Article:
Joe Bruno on the Mob — Frankie Yale

Frankie Yale, real name Uale, was the number one mobster in Brooklyn for most of the Roaring Twenties. Yale was born in Calabrian town of Longobucco, in Italy, in 1893. In 1901, he immigrated to the United States and soon he became immersed in a life of crime. Although his stomping grounds were in Brooklyn, Yale met fellow Brooklynite Johnny Torrio and he became partners with Torrio in the Five Points Gang in Lower Manhattan, under the tutelage of mob boss Paul Kelly.

Torrio and Yale were involved in several illegal endeavors, but their big money-maker was a version of the Black Hand extortion shakedown, where they threatened to kill Italian immigrants unless they paid protection money. Most paid, but some didn’t, and it was reported that Yale had killed a dozen times before he reached the age of twenty one.

Yale and Torrio decided to split with the Five Points Gang and they relocated to Brooklyn, where their base of operations was the Harvard Inn, a bar and brothel near the Brooklyn Navy Yard. In 1919, Torrio moved to Chicago to work for his uncle-through-marriage, mob boss Big Jim Colosimo. Yale filled Torrio’s absence by hiring a friend of Torrio’s, the 19-year old Al Capone, as his main bouncer at the Harvard Inn. Soon afterwards, Torrio summoned Capone to work for him in Chicago, with the eventual intention of killing Colosimo and taking over his rackets.

In 1920, Torrio decided the time was ripe for Colosimo’s death, so he asked his friend Frankie Yale if he could make the trip to Chicago to do the dirty deed. Torrio set Colosimo up by telling him to go to his cafe to receive an illegal shipment of booze. When he got to the cafe, instead of liquor, Colosimo was greeted by several rounds of hot lead, supplied by the reliable Yale.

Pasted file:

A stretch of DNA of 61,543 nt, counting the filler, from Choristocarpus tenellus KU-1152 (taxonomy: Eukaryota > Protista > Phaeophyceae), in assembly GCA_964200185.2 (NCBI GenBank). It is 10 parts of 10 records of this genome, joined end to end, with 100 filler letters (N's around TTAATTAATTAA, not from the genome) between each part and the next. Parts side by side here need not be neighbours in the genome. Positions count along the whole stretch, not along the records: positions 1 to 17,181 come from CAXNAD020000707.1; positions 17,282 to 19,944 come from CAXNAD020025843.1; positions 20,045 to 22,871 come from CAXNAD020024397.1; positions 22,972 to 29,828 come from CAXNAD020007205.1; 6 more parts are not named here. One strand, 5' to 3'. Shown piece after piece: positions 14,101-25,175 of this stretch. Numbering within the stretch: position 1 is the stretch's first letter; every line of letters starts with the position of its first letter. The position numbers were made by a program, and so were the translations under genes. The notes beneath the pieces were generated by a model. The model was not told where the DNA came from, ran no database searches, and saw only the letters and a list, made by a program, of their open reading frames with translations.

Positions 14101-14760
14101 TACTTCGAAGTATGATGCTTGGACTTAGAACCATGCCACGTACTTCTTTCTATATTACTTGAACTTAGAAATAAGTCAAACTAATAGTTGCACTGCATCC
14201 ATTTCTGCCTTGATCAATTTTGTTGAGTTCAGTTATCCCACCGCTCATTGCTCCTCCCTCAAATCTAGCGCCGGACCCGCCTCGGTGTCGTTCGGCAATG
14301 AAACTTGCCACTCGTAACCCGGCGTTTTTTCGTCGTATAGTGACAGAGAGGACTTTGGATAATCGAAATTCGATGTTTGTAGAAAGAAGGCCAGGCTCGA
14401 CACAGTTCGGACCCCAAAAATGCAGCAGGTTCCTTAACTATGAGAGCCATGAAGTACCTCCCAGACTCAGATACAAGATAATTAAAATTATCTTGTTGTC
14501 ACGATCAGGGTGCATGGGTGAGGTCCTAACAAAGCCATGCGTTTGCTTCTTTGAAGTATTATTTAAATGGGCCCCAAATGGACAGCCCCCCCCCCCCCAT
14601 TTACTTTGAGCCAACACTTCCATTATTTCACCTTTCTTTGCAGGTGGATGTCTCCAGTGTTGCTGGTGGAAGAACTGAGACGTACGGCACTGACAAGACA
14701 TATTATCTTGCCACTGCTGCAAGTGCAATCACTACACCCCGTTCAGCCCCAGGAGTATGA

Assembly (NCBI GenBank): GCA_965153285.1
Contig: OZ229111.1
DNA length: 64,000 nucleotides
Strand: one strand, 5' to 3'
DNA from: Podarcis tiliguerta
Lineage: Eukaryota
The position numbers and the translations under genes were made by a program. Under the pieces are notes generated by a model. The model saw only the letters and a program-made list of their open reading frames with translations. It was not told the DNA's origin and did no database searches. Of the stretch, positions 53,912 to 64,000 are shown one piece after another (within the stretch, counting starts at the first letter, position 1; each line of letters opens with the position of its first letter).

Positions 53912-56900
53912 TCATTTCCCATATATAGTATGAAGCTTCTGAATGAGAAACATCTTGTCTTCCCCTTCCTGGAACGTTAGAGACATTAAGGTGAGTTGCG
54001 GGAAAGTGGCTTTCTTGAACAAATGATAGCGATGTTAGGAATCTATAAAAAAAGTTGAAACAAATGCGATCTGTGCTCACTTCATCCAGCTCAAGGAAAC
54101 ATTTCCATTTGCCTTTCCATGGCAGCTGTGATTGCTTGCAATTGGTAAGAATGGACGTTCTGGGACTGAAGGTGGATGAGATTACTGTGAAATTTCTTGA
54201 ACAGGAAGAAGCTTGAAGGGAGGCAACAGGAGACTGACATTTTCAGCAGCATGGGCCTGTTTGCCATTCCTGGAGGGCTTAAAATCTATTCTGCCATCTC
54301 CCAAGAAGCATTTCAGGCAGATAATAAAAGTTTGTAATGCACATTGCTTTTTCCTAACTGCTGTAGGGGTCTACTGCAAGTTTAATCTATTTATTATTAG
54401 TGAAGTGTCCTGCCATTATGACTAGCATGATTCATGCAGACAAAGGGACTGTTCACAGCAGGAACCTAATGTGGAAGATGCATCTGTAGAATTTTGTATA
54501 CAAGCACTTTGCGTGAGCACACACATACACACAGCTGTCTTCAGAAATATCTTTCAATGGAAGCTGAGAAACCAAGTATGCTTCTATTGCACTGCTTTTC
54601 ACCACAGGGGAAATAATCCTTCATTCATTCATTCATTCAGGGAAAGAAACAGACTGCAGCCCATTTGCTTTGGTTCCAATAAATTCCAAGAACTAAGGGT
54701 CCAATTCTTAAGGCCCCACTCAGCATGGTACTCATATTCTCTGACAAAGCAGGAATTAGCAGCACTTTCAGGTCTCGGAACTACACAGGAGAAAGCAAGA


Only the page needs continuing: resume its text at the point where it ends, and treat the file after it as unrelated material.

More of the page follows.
Torrio’s Chicago empire was being threatened by Irish mob boss Dion O’Banion, who ran a flower shop on North State Street. Torrio decided O’Banion had to go too, and figuring his local shooters couldn’t get close enough to O’Banion to kill him, he called on Yale again, because O’Banion never met Yale, and wouldn’t recognize him. In November, 1924, Yale entered O’Banion’s flower shop and greeted O’Banion with a firm handshake. O’Banion tried to pull his hand free, but before he could extricate himself from Yale’s death grip, two of Torrio’s men, John Scalise and Albert Anselmi, busted into the shop and shot O’Banion to death. O’Banion had the biggest funeral in the history of Chicago up to that point, costing over $30,000, including a $10,000 coffin.

In 1925, Torrio was ambushed and shot several times in front of his apartment building. After he recovered from his wounds, he decided to retire from the rackets and he handed over his illegal empire to the 26-year old Capone.

Capone worked a deal with Yale to import his illegal booze from Chicago to New York City, under Yale’s protection. Soon, Capone’s trucks were being hijacked before they got to New York City and Capone suspected Yale was the culprit. He sent of one his best men, James DeAmato, to survey the truck-hijacking situation in New York City. Soon, DeAmato sent word back to Capone that Yale was indeed hijacking Capone’s trucks, then selling the liquor back to Capone. Six days later, DeAmato was gunned down on a Brooklyn Street.

With Capone safely in Miami, Florida, he sent six of his shooters to New York City by car. Yale was summoned from his home by a ruse, and while he was driving down 44th Street in Brooklyn, he was met by a deadly deluge of bullets fired from the new weapon of choice, a Thompson machine gun.

Yale had always admired the grandeur of O’Banion’s funeral, so he did O’Banion one better. Yale’s funeral procession attracted 10,000 mourners, and his funeral cost $50,000, including a $15,000 nickel and silver coffin.


3 Responses to “Joe Bruno on the Mob — Frankie Yale”

  1. paragraph 3, line 5 misspelled “filed” should be filled. Great reading and looking forward to link to your book.

  2. Frank, the book is on the way. Feel free to comment.


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